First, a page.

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This article in JEQ

  1. Vol. 29 No. 1, p. 311-316
    Received: Mar 15, 1999

    * Corresponding author(s): charles.greer@nrc.ca
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Plant-Bacterial Combinations to Phytoremediate Soil Contaminated with High Concentrations of 2,4,6-Trinitrotoluene

  1. Steven D. Siciliano and
  2. Charles W. Greer *
  1. Biotechnology Research Institute, 6100 Royalmount, Montreal, QC, H4P 2R2 Canada.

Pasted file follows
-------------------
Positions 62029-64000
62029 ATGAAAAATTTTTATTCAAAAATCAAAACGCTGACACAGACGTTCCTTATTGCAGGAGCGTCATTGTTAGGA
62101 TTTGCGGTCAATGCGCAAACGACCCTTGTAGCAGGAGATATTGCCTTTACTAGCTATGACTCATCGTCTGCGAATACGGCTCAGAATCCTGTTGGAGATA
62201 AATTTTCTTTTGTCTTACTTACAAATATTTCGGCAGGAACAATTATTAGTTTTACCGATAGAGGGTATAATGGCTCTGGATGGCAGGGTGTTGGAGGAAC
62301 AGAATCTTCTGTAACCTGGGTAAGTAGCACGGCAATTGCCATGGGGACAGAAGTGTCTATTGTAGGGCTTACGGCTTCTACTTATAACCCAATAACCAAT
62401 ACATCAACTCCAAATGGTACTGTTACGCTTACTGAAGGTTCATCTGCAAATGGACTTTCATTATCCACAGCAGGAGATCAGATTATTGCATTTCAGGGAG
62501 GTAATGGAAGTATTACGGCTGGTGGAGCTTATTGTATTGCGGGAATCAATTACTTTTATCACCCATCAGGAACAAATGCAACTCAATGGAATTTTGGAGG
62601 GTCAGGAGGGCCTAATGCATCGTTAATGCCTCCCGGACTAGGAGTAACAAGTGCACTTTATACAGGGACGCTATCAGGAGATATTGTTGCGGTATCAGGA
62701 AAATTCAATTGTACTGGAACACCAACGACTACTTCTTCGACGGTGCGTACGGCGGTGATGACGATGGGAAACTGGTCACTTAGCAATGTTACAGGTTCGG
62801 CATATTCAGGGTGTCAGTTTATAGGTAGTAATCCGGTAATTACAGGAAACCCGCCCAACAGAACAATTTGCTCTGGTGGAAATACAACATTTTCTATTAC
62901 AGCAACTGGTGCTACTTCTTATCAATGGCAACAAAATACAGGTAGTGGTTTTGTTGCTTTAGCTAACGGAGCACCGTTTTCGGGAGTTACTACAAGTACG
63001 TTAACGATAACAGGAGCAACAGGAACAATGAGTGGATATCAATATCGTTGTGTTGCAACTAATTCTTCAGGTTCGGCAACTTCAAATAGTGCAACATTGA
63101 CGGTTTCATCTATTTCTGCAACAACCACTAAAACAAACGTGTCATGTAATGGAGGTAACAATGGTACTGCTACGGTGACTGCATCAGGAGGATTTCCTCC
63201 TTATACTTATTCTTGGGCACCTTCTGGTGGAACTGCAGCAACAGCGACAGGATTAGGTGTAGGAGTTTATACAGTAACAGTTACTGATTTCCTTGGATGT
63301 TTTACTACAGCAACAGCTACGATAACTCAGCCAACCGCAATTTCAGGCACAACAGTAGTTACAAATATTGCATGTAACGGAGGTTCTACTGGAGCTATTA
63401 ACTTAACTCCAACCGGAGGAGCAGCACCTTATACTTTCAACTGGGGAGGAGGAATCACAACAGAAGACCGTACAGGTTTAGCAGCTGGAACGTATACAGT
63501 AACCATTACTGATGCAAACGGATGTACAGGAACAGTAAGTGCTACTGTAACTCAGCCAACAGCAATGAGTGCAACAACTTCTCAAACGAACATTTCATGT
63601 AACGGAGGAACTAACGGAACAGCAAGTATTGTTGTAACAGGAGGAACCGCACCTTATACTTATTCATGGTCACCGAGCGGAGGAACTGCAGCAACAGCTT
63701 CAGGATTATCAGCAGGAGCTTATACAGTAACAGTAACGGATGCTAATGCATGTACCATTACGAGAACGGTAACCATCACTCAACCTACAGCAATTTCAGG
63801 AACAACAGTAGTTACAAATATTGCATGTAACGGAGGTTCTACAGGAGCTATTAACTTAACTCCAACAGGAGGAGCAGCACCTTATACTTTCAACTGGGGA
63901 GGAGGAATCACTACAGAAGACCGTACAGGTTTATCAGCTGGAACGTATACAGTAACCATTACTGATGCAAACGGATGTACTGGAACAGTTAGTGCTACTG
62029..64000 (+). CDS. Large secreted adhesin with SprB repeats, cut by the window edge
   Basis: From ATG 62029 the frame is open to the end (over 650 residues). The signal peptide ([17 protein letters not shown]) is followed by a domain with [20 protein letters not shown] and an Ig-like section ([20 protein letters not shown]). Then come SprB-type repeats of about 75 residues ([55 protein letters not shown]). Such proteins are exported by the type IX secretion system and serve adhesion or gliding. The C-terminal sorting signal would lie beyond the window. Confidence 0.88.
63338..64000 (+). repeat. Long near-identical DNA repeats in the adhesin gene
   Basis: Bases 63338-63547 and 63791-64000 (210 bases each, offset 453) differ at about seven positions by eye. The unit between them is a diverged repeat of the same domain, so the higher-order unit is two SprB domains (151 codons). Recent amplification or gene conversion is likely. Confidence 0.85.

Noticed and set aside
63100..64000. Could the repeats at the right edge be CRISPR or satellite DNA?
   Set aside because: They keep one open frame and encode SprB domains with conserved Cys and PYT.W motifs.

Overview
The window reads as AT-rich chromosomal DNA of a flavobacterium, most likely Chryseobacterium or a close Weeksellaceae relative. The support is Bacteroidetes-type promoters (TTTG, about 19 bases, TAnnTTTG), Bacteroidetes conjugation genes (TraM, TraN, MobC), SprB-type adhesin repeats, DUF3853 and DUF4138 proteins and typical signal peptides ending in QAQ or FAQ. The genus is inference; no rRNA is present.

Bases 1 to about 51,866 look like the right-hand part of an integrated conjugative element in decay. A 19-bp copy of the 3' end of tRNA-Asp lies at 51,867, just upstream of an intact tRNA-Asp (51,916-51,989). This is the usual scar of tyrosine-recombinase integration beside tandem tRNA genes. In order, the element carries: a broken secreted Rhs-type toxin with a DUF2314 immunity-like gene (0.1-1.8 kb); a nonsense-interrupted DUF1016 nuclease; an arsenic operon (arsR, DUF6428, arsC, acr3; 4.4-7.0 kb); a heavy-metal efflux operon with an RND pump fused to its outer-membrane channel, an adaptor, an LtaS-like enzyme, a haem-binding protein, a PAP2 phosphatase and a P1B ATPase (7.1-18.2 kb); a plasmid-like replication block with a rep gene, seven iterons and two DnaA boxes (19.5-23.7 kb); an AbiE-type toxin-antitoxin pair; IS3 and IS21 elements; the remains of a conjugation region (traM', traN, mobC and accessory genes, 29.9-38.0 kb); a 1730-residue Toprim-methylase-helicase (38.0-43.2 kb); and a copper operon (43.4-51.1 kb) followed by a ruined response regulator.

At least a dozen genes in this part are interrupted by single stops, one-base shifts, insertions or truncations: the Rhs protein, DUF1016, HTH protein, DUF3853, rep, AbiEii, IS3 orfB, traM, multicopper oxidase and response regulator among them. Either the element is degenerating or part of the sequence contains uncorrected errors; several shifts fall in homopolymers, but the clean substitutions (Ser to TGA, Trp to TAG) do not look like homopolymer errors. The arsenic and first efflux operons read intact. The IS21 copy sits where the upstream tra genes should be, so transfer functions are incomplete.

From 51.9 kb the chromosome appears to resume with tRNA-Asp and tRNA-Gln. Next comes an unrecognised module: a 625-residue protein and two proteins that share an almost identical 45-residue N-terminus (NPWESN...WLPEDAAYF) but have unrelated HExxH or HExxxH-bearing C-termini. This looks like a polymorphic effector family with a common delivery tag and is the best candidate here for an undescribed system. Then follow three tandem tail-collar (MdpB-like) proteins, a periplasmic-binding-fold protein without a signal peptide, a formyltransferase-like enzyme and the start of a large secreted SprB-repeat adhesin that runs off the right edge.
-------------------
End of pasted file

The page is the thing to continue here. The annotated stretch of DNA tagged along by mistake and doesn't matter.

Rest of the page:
The explosive 2,4,6-trinitrotoluene (TNT) is a contaminant of concern at abandoned manufacturing and military sites because of its mobility and toxicity. Phytoremediation may play a role in natural attenuation scenarios by reducing TNT levels at point sources. The purpose of this study was to develop a phytoremediation system suitable for use in soils contaminated with high TNT levels. Sixteen grasses were screened for their tolerance to 41 g TNT kg−1 soil. Meadow bromegrass (Bromus erectus Huds.), perennial ryegrass (Lolium perenne L.) and sweet vernalgrass (Anthoxanthum odoratum L.) grew in this soil. Inoculating these grasses with Pseudomonas sp. Strain 14, capable of transforming TNT into mono- and di-amino metabolites, increased the growth of meadow bromegrass but was lethal to perennial ryegrass and sweet vernalgrass. Meadow bromegrass inoculated with Strain 14 reduced TNT levels by 30% compared with the control soil and had 50% more plant biomass than noninoculated plants. Meadow bromegrass, combined with Strain I4, increased the percentage of the culturable soil heterotrophic population containing the genes involved in 2-nitrotoluene (ntdAa) metabolism 3-fold, as well as the population containing the genes involved in 4-nitrotoluene (ntnM) metabolism 14-fold. Strain I4 inoculation of meadow bromegrass altered the portion of the rhizosphere community involved in nitroaromatic metabolism and led to a reduction in soil TNT levels.

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